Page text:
Ladies and gentlemen, I am about to commit a grave heresy: I am about to say a few good words about ABBA, perhaps the single most dismissed mega-group of all time.
Perhaps it's the fact that ABBA came out at the height of the fashion-challenged 1970s which makes the band so inviting a target, or perhaps it has to do with the way in which they came to the spotlight, namely via the much (and mostly justly) ridiculed Eurovision Song Contest, or maybe it's just the sheer extent of ABBA's popularity which grates with so many, but if there's one thing that can be said with confidence, it's that no critic would be sticking his neck out by indulging in an ABBA-bashing rant. Yet, it ought to give one pause to consider that despite the vast numbers and intense virulence of the criticisms which have been directed the Swedish foursome's way, their music remains immensely popular to this day, even amongst young people who are too young ever to have considered the Swedish singers any sort of fashion icons (and even if they have to wrap their admiration for the group in a protective blanket of faux-irony): what is it about ABBA that explains the breadth of their appeal and its staying power?
I think what it comes down to is this: despite the surface simplicity of ABBA's songs, there really are subtleties to the music which endow it with a deep emotional appeal, while underneath even the most superficialy cheerful ABBA songs there is an undertow of sadness, melancholy and longing which makes listening to them a bittersweet experience, and the very earnestness with which the songs are performed helps to sell the listener on the genuiness of the impression which is being conveyed. It is always possible to dismiss songs like "Super Trouper", "Knowing Me, Knowing You" and "Take a Chance on Me" as pop fluff for dancing to, but if one is honest with oneself, one has to admit that there's rather more to them than that, and that the genius - yes, genius - of Bjorn Ulvaeus and Benny Andersson extends beyond a prodigious talent for orchestration and catchy melodies to an understanding, especially in the latter years of the band, of how to endow supposedly throwaway pop songs with a depth of feeling few have managed to equal since.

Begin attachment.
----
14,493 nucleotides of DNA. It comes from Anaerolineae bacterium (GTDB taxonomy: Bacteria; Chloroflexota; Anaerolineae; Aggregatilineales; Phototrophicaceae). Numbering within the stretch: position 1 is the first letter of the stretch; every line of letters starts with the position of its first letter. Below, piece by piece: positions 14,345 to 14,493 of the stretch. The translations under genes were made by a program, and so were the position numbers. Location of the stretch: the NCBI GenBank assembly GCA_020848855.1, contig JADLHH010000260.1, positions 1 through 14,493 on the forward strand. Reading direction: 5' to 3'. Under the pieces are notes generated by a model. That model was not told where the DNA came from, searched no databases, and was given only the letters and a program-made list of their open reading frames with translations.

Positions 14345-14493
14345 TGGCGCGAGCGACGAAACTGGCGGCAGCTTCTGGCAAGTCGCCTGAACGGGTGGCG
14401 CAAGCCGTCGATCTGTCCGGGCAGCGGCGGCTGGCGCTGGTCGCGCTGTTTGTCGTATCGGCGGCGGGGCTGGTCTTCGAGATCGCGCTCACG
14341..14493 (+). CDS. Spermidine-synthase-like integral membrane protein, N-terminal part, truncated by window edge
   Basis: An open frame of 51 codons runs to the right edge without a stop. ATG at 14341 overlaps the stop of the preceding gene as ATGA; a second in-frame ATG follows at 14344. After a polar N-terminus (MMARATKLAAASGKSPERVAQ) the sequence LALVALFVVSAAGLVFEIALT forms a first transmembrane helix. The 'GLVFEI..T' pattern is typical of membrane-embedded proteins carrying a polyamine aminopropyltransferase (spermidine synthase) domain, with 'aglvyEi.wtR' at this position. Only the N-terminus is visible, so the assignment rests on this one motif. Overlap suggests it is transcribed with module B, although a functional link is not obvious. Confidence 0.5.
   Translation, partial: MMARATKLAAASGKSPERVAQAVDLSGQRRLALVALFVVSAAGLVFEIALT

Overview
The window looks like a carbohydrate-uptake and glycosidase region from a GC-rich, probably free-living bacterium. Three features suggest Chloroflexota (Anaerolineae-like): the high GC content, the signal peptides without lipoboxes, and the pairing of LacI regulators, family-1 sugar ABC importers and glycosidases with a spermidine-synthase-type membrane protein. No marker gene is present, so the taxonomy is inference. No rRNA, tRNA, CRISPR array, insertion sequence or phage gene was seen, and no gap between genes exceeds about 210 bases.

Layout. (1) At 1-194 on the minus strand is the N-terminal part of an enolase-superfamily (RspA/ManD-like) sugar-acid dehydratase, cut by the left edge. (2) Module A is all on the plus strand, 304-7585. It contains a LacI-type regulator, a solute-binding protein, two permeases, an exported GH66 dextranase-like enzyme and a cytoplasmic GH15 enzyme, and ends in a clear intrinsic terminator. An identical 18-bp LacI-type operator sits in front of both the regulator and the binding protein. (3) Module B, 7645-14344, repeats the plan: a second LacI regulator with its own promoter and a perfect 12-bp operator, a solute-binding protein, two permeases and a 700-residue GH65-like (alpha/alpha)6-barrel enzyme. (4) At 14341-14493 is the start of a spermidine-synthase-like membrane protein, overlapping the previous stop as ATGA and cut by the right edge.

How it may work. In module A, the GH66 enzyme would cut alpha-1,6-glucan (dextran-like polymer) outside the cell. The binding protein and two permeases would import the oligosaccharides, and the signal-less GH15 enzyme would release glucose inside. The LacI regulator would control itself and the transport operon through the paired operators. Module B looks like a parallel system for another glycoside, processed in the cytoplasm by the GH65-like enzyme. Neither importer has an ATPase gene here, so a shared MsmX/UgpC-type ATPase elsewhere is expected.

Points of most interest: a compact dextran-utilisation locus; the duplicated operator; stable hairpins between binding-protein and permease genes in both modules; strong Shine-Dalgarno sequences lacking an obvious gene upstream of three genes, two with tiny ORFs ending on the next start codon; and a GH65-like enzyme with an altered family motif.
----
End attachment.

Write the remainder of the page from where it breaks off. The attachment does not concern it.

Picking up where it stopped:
Dismiss ABBA's origins and fashion sense all you like, but there's a reason why "Mamma Mia" is still packing them in after all these years, and it isn't because of the crappy taste of the same masses who buy Britney Spears records and Celine Dion albums: the truth is that most musicians would probably make a pact with the devil himself to enjoy ABBA's universal reach and staying power, especially those who are most inclined to join in the ABBA-bashing, but none of them have the talent. It's time ABBA took its rightful place alongside the Jackson 5 and the Beatles in the pop pantheon, if only the "ironic" hipster set will stop cringing at admitting that they like ABBA's music long enough to let them in.
PS: More on ABBA's resilient drawing power on this page. Some interesting statistics: ABBA has now sold more than 350 million records, is still selling 3,500 CDs per day, and the musical "Mamma Mia!" pulled in an astonishing $750 million in the five years after its opening. You don't get to have that kind of allure two decades after calling it quits by being crap, and the article reveals that even U2's Bono and Rolling Stone's Joe Levy have come around to admitting that ABBA had serious talent, as did the members of Nirvana before Kobain's death. It's okay for all you "ABBA Gold" album owners to bring your CDs out of hiding now!